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Take that, Red Baron!

Rotary engine Fokker triplanes fly together again

By Michelle Walker

The largest known gathering of Fokker Dr.1 triplanes—powered by original rotary engines—since World War I took place at the Golden Age Air Museum in Bethel, Pennsylvania in September.

Fokker triplanes

The three rotary-powered Fokker Dr.1 triplanes attended. They were the black-and-white Le Rhône 9J 120-horsepower triplane; GAAM’s Le Rhône 9C 80-horsepower green/red/yellow triplane flown by Paul Dougherty; and Fred Murrin’s green Le Rhône 9C 80-horsepower triplane. The black-and-white Le Rhône 9J 120-horsepower triplane owned by Chris Hill. They flew with Old Rhinebeck Aerodrome’s rotary powered Sopwith Pup replica.

Three rotary-powered triplanes flew, as well as the Old Rhinebeck Aerodrome’s rotary-powered Sopwith Pup replica. The Golden Age Air Museum is located at Grimes Airfield (8N1), a 2,700-foot grass strip. Golden Age holds an annual Flying Circus Air Show, and this year held a special event within the airshow called the “Fokker Scourge.”

“Fokker Scourge” was a term coined by the British press in mid-1916 to describe the period during World War I when the Imperial German Flying Corps gained a brief advantage over the Royal Flying Corps and the French Aéronautique Militaire because of the development of aircraft fitted with a synchronized machine gun.

These aircraft were Fokker Eindeckers, not triplanes, but it became a term people used anytime the Germans had an advantage, so event coordinator Chris Hill used it as a clever name for the triplane event. This event was the first known time since World War I that three Fokker Dr.1 Triplanes powered by original (circa 1916) rotary engines have flown together. There are no known original triplanes left—they were all destroyed—so any triplanes in existence are replicas.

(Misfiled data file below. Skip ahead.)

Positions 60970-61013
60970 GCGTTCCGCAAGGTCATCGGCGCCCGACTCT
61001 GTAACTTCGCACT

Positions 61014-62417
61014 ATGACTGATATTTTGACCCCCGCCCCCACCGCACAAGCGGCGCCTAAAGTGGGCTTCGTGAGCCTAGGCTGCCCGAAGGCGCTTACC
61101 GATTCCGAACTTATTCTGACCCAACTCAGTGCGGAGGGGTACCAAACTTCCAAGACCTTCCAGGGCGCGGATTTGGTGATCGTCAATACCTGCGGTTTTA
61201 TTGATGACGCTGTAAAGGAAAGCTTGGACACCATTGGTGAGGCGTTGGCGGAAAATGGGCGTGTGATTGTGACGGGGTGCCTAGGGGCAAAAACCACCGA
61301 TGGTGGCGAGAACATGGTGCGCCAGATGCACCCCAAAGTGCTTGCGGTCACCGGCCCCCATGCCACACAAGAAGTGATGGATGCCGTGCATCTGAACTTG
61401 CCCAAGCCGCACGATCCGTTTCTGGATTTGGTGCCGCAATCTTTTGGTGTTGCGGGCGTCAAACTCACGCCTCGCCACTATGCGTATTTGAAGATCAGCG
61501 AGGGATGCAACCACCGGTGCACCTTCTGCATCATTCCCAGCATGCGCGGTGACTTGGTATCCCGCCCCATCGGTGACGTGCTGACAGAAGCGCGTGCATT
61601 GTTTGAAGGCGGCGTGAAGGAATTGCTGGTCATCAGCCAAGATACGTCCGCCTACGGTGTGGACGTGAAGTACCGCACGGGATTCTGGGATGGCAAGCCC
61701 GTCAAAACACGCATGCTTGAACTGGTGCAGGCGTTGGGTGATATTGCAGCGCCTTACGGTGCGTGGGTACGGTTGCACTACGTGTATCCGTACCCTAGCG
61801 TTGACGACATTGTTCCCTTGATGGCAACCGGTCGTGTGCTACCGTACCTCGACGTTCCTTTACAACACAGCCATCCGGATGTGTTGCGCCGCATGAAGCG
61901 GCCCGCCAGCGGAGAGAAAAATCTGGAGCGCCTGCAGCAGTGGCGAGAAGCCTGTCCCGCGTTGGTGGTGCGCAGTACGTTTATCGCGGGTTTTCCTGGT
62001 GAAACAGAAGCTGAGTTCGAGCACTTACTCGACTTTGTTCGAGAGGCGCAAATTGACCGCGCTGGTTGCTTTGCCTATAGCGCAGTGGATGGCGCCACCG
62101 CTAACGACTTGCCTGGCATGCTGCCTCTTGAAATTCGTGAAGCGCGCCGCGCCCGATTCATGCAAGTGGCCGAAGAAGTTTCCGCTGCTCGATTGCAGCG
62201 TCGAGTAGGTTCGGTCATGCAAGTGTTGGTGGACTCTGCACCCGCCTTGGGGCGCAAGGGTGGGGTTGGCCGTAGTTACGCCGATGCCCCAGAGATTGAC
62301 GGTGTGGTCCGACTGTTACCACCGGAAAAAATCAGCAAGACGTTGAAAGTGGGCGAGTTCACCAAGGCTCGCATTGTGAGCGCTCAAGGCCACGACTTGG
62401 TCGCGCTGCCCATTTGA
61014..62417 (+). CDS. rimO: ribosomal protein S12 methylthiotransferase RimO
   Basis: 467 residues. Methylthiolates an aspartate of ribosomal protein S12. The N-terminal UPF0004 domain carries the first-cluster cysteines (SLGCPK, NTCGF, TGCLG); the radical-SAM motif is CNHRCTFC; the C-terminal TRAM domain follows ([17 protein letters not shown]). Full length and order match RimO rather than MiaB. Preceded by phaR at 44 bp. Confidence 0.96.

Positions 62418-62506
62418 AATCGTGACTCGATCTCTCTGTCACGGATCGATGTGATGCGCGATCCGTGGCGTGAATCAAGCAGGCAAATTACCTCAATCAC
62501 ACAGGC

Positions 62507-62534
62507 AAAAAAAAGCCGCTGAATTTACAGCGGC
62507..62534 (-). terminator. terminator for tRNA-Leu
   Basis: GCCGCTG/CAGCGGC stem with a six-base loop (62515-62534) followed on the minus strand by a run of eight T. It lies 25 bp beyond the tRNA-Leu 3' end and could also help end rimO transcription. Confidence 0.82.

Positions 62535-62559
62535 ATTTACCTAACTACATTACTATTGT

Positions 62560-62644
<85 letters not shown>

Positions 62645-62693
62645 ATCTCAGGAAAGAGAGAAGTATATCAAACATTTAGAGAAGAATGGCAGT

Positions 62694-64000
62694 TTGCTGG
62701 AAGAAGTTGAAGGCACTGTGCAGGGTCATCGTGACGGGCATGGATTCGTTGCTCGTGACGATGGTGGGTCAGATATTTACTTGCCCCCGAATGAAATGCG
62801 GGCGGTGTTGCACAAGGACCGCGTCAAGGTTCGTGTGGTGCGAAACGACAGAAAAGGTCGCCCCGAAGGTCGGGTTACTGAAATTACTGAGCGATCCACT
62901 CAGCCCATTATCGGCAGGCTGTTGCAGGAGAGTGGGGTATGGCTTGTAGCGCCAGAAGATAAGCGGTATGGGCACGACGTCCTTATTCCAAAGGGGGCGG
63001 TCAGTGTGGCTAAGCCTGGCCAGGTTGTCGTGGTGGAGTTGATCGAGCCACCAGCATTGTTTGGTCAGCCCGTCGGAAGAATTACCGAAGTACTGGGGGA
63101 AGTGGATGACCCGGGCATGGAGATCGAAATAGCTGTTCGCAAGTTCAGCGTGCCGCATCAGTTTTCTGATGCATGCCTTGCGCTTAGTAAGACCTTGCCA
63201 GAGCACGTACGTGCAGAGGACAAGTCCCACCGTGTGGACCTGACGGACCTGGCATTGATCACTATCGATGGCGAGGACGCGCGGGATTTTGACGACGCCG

The rotary engine is an early design of radial engine with an odd number of cylinders per row, in which the crankshaft is stationary and the crankcase and cylinders rotate around it. The intention was to improve cooling and have a higher power-to-weight ratio, but it created an inefficient total-loss oiling system and increased the effects of gyroscopic precession, which led to the rotary engine becoming obsolete by the end of World War I.

Event coordinator Chris Hill, who read a book about the Red Baron given to him by his grandmother when he was a boy, has been interested in these aircraft ever since, and owns one of the replicas. This event was a dream come true for him. “I find the enjoyment in vintage airplanes where you’re flying by the seat of your pants, and you have to be the master of the airplane or it’ll make a fool of you,” said Hill. “So far, I’ve stayed on the right side of being the fool, but it doesn’t take much, and I really enjoy the challenge.”

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